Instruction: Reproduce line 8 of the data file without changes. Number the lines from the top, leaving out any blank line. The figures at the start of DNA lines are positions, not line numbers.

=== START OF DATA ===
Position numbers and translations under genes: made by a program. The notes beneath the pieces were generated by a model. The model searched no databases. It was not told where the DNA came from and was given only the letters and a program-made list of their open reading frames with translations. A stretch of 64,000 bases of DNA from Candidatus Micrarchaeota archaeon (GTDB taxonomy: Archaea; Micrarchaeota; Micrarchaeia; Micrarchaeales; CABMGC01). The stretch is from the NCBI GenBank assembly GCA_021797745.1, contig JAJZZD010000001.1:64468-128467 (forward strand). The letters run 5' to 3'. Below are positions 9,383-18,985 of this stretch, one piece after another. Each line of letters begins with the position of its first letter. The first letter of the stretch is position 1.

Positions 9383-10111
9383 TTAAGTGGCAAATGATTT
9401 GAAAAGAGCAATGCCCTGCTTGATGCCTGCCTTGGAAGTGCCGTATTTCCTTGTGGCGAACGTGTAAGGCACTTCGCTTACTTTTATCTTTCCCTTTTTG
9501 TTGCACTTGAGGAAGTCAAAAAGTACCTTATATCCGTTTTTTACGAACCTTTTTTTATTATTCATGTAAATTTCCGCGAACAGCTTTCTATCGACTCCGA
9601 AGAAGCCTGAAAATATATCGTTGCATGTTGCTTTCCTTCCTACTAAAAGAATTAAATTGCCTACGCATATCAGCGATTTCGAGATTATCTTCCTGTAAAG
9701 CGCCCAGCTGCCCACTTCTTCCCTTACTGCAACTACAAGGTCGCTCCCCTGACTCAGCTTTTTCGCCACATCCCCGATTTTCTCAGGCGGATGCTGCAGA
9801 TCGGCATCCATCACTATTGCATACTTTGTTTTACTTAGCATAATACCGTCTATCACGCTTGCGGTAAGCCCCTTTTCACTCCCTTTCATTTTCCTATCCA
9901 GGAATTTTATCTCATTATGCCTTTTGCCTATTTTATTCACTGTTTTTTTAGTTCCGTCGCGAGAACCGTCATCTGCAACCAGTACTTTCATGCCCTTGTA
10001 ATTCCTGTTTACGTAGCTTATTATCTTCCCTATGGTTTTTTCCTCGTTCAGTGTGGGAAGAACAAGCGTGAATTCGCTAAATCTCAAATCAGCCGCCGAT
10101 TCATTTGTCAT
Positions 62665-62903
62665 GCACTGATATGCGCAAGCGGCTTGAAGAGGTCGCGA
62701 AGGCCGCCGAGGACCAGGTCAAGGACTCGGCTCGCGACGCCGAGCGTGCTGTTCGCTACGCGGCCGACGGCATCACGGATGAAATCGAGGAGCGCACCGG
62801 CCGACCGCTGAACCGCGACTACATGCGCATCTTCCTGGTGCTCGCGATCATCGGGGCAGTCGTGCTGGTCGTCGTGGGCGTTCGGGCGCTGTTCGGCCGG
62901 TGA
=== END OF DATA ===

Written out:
9801 TCGGCATCCATCACTATTGCATACTTTGTTTTACTTAGCATAATACCGTCTATCACGCTTGCGGTAAGCCCCTTTTCACTCCCTTTCATTTTCCTATCCA